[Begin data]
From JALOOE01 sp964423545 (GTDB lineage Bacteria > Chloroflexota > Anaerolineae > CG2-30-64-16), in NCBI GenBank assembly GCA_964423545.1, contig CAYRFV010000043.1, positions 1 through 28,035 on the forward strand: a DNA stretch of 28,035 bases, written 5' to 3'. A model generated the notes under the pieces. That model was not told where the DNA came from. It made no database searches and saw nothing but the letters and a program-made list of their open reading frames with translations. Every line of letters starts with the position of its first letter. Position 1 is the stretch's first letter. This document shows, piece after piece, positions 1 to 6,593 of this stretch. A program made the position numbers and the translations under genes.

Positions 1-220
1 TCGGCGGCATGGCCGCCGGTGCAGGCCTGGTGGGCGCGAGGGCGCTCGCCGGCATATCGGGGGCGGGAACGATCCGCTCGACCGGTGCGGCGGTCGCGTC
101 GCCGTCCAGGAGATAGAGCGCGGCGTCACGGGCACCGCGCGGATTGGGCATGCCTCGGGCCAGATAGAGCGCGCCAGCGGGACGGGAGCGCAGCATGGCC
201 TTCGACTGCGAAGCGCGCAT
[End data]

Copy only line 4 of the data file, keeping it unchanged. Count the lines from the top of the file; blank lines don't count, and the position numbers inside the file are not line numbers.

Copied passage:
101 GCCGTCCAGGAGATAGAGCGCGGCGTCACGGGCACCGCGCGGATTGGGCATGCCTCGGGCCAGATAGAGCGCGCCAGCGGGACGGGAGCGCAGCATGGCC